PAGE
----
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stirring the lees with james molesworth

Day 3: More Than Just Cornas

Photo by: David Yellen

Posted: Nov 1, 2007 5:52pm ET

If you think Cornas is a sleepy town, try Mauves. That is, if you don’t miss the quick turn off of the RN 86 to find it—it comes and goes quickly.

Despite its diminutive size, several top-notch cellars are in the town, including Bernard Gripa’s. Bernard retired after the 1998 vintage, and his son, Fabrice, 34, is now in charge. Fabrice is typical of the current generation of vignerons: He has a good grasp of the tradition he inherits (the family history dates back to the 15th century), but his travels have taken him from Crozes-Hermitage to the Languedoc and Australia (where he worked at Leeuwin Estate), giving him a well-rounded sense of the modern wine world.

The wines at Bernard Gripa are fresh, clean and forward, with racy profiles and bright fruit flavors. If you’re new to the Northern Rhône and its wines, this is a great domaine to start with. With 14 hectares, the domaine produces an ample 4,500 cases a year, and is slowly starting to send more and more to the U.S. (they are very popular in restaurants within the Rhône region). The domaine is split almost evenly with white and red wine production.

“2006 is a really surprising vintage,” said Fabrice. “We knew in tank we had something special, but we didn’t think it was going to be that concentrated. Then after the malolactics, the wines really put on volume.”

Among the whites, the 2006 St.-Péray, made from predominantly Marsanne, is fermented half in stainless steel and half in barrel. It’s plump in feel with fresh stone fruit flavors. The 2006 St.-Péray Les Figuiers, which contains 75 percent Marsanne, is sourced from 60-year-old vines and fermented entirely in barrel. It’s round and creamy, with lush melon and peach flavors. The 2006 St.-Joseph White is three-quarters Marsanne and vinified like the basic St.-Péray. It’s also round and forward, but shows more of a mango hint to go with its melon flavor. The 2006 St.-Joseph White Le Berceau is sourced entirely from the St.-Joseph lieu-dit vineyard (which Guigal has helped bring some attention to via their bottling). It’s 100 percent Marsanne, including some vines planted in 1921. Taut and concentrated, it offers stone fruit, anise and fennel notes with a very long finish. It’s clearly a step up from the other three white cuvées.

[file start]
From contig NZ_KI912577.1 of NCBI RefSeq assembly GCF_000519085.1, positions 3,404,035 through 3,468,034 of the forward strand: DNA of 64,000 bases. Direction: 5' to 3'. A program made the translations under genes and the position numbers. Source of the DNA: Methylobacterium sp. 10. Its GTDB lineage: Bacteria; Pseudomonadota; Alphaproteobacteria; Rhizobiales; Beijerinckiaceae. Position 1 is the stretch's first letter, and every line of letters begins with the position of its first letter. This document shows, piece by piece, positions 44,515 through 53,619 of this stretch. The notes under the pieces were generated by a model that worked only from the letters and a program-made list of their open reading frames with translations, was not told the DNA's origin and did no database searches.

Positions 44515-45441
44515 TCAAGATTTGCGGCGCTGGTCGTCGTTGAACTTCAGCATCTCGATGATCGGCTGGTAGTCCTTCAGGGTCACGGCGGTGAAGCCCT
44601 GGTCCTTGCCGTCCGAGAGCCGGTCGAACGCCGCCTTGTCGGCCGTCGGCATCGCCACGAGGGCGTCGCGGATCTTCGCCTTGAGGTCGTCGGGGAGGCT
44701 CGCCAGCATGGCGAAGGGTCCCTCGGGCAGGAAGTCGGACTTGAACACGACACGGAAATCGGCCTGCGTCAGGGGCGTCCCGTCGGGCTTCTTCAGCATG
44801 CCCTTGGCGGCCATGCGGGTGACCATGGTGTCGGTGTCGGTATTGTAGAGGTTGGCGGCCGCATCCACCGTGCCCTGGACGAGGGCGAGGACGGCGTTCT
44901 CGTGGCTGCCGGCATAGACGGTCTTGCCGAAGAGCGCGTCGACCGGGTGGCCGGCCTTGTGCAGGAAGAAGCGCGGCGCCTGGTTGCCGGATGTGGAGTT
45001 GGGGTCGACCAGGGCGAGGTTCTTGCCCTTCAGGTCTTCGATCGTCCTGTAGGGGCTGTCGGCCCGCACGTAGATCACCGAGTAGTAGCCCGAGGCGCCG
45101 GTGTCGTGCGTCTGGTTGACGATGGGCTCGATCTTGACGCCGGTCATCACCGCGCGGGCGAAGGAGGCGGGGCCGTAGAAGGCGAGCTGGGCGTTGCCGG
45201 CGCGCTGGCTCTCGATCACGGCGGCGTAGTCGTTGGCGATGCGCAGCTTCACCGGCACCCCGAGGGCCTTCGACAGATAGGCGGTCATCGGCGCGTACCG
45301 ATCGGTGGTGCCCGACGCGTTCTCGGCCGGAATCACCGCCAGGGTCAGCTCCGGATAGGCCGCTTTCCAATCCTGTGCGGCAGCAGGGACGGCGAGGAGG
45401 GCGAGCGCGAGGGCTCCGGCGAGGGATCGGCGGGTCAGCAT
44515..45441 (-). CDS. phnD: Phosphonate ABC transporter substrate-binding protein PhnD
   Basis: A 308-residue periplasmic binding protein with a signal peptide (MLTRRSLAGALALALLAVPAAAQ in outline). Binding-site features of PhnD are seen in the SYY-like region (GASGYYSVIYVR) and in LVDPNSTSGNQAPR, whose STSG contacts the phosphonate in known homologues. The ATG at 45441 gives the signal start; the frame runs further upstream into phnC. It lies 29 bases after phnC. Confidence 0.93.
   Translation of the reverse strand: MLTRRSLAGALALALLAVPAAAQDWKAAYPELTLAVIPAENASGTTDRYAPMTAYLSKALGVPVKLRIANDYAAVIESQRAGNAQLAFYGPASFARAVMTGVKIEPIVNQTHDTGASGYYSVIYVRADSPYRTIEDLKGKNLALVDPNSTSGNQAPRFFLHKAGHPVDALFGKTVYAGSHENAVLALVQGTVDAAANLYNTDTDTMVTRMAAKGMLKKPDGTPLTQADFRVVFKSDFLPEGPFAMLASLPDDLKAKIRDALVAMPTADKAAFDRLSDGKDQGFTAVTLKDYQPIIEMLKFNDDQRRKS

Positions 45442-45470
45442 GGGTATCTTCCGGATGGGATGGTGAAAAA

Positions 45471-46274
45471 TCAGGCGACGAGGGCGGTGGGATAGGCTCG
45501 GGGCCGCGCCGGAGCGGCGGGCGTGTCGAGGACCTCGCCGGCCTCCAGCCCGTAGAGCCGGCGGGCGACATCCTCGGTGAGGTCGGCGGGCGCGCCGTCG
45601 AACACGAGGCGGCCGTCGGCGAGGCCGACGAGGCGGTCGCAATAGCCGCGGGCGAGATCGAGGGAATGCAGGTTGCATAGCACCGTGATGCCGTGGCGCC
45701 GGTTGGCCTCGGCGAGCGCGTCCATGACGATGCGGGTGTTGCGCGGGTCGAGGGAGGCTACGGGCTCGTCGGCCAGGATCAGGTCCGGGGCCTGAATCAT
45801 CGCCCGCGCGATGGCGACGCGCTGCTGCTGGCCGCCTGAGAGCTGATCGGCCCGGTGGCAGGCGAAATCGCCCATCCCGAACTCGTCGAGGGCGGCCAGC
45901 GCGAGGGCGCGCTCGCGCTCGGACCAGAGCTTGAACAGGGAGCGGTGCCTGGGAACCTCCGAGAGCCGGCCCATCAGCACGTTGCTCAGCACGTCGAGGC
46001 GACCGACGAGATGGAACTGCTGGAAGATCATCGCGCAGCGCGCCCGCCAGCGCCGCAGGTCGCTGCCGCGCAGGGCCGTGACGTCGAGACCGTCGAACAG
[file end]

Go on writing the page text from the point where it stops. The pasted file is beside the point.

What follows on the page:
For their reds, there is only St.-Joseph. The parcels are all located in a 3 kilometer stretch from Tournon to Mauves, and the grapes are entirely destemmed before fermentation in stainless steel. Punching down is done by hand, and the wine is then moved to a mix of demi-muid and barrel for aging. The 2006 St.-Joseph, which is now assembled in tank and ready to be bottled, is fleshy and broad, with a mix of red and black fruits and a touch of smoke on the finish. The 2006 St.-Joseph Le Berceau (again sourced from the St.-Joseph lieu-dit), is quite rich, with dark plum, fig, fruitcake and sweet toast notes backed by a long finish with very good grip.

The lineup here is very consistent from vintage to vintage, and prices are very fair. If the trophy wines elude you, this is your domaine.

I then drove down to St.-Péray to visit with Stéphane Robert at Domaine du Tunnel. Another of the young vignerons beginning to make a name for himself with his Cornas wines, Robert formerly worked at the J.L. Grippat estate before it was bought by Guigal. He then purchased some of his own vineyards and began his domaine in 1996. Robert, 37, now has 8 hectares of vines spread over Cornas, St.-Péray and St.-Joseph.

Nearly all the wines, white and red, are vinified in stainless steel (a small amount of white is barrel fermented). He keeps about half the stems on his Cornas grapes, but destems the majority of his other reds. Typical for the region, the wines are pressed directly into barrel for a 14 month élevage.

The 2006 St.-Péray is uncommon for its makeup: It’s 100 percent Roussanne (Marsanne is the preferred grape in the appellation). It’s very clean in style (Roussanne can easily oxidize), with ripe pear and mango notes. In contrast, the 2006 St.-Péray Cuvée Prestige is 80 percent Marsanne with the rest Roussanne, sourced from 70-year-old vines and all barrel fermented (20 percent new barrels).

The 2006 St.-Joseph starts the portfolio of three red cuvées. From 30-year-old vines spread over three parcels in Mauves, Tournon and Chateaubourg, it offer fresh floral and red berry notes followed by a dusty finish. The Cornas cuvées are worth the effort of tracking down. The 2006 Cornas offers a fresh texture, with lots of briar, cassis bush and sage notes that gain steam on the finish, while the 2006 Cornas Vin Noir, from his older vines (60 years old) is really racy, with almost edgy structure, loads of red and black fruits and a mouthwatering finish. Both are outstanding and just a step behind this domaine’s excellent ‘05s. Another new domaine to watch.